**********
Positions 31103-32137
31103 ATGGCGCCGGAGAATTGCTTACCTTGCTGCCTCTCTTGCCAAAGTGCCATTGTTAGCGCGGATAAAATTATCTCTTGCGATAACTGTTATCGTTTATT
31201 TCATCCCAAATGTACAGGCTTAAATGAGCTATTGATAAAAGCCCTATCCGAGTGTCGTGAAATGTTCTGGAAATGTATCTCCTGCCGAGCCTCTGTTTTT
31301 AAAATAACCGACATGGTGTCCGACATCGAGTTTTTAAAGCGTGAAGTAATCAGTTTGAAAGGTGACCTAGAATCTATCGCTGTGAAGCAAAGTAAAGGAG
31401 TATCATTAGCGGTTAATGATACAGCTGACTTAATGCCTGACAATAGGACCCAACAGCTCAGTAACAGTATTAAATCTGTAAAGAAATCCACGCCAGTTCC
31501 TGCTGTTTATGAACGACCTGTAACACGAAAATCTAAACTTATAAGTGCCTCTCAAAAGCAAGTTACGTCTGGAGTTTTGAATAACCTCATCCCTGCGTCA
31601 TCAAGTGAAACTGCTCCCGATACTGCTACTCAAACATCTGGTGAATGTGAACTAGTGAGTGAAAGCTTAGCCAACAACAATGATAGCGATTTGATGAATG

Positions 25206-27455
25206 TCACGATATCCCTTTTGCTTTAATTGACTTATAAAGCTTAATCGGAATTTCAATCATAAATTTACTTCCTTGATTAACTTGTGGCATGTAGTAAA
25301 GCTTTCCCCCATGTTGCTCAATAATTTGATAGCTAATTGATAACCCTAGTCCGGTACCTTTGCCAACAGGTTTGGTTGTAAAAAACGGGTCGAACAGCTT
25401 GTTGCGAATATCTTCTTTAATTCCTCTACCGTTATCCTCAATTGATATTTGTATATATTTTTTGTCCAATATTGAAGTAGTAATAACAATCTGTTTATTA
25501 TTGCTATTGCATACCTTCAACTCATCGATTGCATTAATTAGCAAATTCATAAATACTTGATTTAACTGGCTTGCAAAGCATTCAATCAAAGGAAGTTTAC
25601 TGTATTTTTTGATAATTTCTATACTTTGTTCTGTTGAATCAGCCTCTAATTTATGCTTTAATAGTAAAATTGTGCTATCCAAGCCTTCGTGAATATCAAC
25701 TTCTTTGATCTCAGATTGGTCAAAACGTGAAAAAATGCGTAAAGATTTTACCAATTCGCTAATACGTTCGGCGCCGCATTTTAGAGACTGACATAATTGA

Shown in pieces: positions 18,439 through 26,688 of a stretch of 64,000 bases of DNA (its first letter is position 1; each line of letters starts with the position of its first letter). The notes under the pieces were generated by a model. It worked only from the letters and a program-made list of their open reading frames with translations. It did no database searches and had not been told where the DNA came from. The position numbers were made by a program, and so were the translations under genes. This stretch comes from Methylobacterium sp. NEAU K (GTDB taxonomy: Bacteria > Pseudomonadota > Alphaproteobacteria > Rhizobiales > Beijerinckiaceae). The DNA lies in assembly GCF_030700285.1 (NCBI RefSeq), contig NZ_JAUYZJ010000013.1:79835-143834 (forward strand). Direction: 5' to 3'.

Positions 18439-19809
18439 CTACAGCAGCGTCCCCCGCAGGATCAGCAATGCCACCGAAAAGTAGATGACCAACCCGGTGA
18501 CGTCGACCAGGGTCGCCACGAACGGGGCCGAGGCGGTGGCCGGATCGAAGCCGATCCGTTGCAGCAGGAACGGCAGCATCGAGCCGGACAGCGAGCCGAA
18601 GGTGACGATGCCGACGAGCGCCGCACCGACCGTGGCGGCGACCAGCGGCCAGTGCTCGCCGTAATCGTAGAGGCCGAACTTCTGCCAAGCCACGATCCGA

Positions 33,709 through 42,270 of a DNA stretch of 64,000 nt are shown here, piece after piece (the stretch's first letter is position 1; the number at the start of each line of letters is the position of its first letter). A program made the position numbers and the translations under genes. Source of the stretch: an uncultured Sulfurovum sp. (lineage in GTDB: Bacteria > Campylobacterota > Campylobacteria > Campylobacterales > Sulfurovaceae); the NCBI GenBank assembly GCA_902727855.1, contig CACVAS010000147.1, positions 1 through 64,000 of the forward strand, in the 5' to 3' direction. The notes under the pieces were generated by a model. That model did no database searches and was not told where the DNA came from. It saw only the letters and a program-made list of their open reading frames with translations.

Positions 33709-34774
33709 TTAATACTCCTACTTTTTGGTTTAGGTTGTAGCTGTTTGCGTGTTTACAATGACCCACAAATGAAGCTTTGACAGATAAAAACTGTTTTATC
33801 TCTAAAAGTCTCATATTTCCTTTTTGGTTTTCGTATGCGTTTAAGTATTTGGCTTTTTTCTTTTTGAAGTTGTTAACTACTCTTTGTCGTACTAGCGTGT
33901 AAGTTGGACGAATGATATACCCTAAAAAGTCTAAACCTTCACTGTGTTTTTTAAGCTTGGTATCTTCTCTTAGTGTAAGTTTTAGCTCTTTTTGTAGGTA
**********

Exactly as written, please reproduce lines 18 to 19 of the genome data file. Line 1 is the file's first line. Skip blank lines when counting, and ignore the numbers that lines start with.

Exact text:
18501 CGTCGACCAGGGTCGCCACGAACGGGGCCGAGGCGGTGGCCGGATCGAAGCCGATCCGTTGCAGCAGGAACGGCAGCATCGAGCCGGACAGCGAGCCGAA
18601 GGTGACGATGCCGACGAGCGCCGCACCGACCGTGGCGGCGACCAGCGGCCAGTGCTCGCCGTAATCGTAGAGGCCGAACTTCTGCCAAGCCACGATCCGA